One of the joys of growing up in a small, hick town was my willingness to leave it in a hurry and and never look back. There was no longing, no saccharine sentimentality, no yearning for halcyon days forever lost. Nine days after someone -- I have no recollection who -- handed me my diploma on the scruffy turf of the high school football field, I eagerly flew to Fort Knox, Kentucky, to begin basic training and life as I know it today.
The Army served its purpose well, exposing me to places, people and things non-existant in that close-minded Middle American backwater of my childhood. As undisciplined as my life at that point had been, military life suited me surprisingly well. I adapted and thrived, not as some kind of super soldier -- no one would ever have stuck my face on a recruiting poster -- but because the rules I followed were imposed by choice. The fact that it was my decision to join the Army made the less appetizing aspects of military life seem palatable.
It helped that my job was not a grunt who toted guns and lived in tents, but as a finance and accounting specialist who worked in offices and usually had weekends off. My ability to do the work and to manipulate a system ripe for exploitation made life even easier. Fort Hood, Texas, and its miles of desolate scrub brush became my first duty station. Deborah, a second lieutenant whom a 19-year-old enlisted man literally had no legal right to date, became my first love. Her return to California after leaving the Army became my first, but hardly last, heartbreak.
One of the goals of my four-year enlistment was to travel overseas. While in Texas, I made regular calls to the branch in Washington that handled such matters asking to be sent to South Korea. Friends had regaled me with stories of the good life there for young, dumb Americans who cared not a whit that several hundred thousand angry North Koreans stood poised to cross the 38th parallel, ready to spill good ol' red-white-and-blue American blood.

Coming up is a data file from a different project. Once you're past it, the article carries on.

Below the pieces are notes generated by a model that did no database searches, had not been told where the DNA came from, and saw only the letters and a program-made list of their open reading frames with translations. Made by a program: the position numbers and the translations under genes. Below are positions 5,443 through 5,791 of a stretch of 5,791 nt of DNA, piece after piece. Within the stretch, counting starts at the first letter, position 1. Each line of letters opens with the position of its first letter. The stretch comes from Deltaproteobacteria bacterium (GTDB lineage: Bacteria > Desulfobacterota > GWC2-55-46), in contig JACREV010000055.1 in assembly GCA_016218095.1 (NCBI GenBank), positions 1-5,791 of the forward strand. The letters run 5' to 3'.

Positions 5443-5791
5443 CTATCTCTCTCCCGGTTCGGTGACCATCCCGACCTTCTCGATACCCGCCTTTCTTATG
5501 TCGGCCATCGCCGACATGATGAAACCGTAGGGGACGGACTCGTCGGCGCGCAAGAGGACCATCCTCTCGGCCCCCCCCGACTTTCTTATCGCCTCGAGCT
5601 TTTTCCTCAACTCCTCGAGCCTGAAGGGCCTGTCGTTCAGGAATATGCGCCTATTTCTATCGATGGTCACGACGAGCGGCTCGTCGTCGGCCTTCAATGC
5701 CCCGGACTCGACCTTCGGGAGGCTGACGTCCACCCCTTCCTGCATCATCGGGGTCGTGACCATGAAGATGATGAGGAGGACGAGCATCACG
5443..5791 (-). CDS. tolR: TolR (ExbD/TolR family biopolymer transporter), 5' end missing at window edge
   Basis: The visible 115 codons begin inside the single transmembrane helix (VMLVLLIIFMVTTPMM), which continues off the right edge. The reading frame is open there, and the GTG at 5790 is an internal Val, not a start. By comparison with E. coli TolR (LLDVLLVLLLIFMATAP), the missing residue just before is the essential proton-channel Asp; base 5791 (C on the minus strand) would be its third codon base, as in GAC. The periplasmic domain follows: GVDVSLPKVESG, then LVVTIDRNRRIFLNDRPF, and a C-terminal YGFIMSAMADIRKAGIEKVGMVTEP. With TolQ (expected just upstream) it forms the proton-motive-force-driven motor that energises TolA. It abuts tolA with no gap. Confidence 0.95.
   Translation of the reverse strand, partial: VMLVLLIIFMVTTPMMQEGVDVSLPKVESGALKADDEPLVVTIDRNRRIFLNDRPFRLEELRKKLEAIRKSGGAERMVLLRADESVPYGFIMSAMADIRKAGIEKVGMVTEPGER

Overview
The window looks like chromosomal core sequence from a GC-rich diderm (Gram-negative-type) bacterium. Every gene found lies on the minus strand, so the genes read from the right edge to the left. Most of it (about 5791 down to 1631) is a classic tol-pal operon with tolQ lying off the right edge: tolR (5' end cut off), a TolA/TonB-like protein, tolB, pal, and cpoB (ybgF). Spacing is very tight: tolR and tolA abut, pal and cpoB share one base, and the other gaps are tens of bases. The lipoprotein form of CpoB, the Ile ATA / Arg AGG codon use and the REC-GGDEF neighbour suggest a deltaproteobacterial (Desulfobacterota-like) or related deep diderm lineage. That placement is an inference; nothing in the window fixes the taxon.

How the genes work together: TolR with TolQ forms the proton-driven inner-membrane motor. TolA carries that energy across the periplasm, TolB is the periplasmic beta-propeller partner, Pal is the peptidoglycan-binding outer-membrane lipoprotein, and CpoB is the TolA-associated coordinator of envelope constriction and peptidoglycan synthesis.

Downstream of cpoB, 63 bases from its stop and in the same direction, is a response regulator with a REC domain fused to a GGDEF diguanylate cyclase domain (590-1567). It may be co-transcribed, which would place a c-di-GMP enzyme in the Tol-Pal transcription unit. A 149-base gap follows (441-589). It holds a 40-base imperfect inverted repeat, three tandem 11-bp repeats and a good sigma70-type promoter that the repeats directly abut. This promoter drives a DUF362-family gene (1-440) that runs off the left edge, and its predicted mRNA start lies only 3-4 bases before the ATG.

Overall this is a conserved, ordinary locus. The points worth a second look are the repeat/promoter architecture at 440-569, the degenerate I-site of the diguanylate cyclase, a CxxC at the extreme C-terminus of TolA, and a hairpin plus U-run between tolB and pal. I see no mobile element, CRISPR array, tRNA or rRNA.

The woman in Washington who handled such matters, impatience in her voice, told me for the umpteenth time there was no spot for me in Korea but asked if I'd be interested in another posting -- to Turkey. I pondered this possibility for at least two seconds before telling her, "Sure," barely aware of Turkey's location on the globe, much less what life there might entail.
My sponsor, the guy I was replacing, sent information about the myriad cultural do's and don'ts, but in the weeks before my departure, a virtual travelogue was released in the theaters -- "Midnight Express." Stoned on seedy Mexican weed, a couple of buddies and I went to see it. Afterward, they looked at me as if I had lost my mind for having accepted the assignment. With the typical insouciance of youth, I shrugged off their concerns.
So in March of 1979, I left Texas and headed to New York for a few days before flying to Izmir, a city of about a half-million people on the Aegean Sea. New York City did not disappoint. I went to my first strip club after attending my first Broadway show and got ripped off by a scantily clad cocktail waitress who sat and talked with me while selling me splits of extravagantly priced champagne. But this woman, barely 21 years old, took pity on me and showed me around Manhattan for several days before I gypsy cabbed to JFK for my flight across the Atlantic.
I arrived in Turkey on my birthday, a stranger in a strange land. My job in Izmir would be the lone caretaker of several hundred soldiers' pay, from the three-star general at the NATO headquarters to the soldiers huddled on mountain tops, intercepting Soviet communications. Our offices took up one floor of an office building and I shared a comfortable apartment with a couple of co-workers in a stylish neighborhood.